by: The World Bank
Urbanization beyond Municipal Boundaries informs policy priorities to manage India's urbanization. Incisive
analysis of the patterns of India's urbanization using geo-referenced data from various rounds of the
population and economic census highlights rapid suburbanization of people and firms around the country's
largest metropolitan areas. However, the move to the suburbs is accelerated by land and housing shortages
in metropolitan cores, coupled with high transport costs between the metropolitan core and its periphery,
and much worse infrastructure access and quality for water, electricity, and sanitation in the urban periphery.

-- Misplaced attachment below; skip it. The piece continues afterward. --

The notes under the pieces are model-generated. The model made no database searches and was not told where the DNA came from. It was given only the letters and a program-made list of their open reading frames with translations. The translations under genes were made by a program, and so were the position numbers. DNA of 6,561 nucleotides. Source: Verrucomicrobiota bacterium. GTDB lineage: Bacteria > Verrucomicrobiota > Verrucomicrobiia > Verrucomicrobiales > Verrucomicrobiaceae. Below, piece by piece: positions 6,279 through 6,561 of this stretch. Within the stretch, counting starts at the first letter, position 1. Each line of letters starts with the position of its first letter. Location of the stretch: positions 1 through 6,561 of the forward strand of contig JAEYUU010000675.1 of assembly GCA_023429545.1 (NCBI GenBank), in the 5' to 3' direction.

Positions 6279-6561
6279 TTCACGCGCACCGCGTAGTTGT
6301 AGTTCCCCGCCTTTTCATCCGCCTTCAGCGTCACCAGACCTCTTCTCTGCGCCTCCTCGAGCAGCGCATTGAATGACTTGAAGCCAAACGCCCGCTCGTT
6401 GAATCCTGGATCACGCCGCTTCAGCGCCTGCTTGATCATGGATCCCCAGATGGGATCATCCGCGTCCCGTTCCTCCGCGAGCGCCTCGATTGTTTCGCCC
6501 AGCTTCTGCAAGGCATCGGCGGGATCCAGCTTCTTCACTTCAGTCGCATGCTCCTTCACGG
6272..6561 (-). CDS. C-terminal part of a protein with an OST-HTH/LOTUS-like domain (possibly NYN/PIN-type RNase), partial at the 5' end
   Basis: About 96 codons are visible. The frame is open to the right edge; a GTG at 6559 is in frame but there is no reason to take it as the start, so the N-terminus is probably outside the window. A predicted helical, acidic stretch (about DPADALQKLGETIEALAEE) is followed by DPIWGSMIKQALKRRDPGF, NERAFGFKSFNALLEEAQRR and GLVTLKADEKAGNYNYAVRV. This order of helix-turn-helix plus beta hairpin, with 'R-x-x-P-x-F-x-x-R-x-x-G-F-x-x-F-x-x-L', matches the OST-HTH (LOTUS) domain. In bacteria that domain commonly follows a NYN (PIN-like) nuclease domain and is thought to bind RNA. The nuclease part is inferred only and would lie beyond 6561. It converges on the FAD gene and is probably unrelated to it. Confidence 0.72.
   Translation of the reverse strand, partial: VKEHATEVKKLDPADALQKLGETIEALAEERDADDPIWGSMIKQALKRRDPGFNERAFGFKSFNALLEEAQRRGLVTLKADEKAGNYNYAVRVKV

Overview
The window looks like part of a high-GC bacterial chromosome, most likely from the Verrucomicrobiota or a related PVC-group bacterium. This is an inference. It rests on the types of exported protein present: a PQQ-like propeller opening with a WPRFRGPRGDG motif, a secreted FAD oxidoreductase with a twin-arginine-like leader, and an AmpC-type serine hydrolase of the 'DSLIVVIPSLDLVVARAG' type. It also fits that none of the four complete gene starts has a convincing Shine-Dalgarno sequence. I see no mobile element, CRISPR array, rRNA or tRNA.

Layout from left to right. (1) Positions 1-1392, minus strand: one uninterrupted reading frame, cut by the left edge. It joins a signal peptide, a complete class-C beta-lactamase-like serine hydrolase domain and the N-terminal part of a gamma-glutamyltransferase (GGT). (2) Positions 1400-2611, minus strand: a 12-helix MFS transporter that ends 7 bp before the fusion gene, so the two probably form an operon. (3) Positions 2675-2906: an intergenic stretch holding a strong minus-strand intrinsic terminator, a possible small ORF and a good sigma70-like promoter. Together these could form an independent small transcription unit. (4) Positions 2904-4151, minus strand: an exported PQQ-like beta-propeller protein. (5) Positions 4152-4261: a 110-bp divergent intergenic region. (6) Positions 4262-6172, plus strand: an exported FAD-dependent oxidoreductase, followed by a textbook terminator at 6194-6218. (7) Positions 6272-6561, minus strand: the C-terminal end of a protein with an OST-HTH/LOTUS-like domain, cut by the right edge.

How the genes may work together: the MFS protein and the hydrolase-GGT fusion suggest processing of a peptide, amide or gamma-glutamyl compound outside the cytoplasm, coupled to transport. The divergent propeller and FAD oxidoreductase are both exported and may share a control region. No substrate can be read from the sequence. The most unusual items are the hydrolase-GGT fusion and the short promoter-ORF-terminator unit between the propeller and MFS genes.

What are priorities for policy reform?
First, investing in India's institutional and informational foundations that can enable land and housing
markets to function effi ciently while deregulating land use in urban areas. To achieve this, planning for land
use and planning for infrastructure must be coordinated so that densifi cation of metropolitan areas can be
accompanied by infrastructure improvements.
Second, expanding and delivering better infrastructure services to improve livability. Policy makers need to
institute reforms that would help providers recover costs yet reach out to poorer neighborhoods and
Last, strengthening physical connectivity between metropolitan hubs and their peripheries to improve those
areas that attract the majority of people and businesses over the medium term. Investments in network
infrastructure alongside logistics improvements can facilitate the smoother movement of goods. Land policy, infrastructure services, and connectivity-coordinated improvements in this triad can help India reap dividends from improved spatial equity and greater economic efficiency that come with urbanization.
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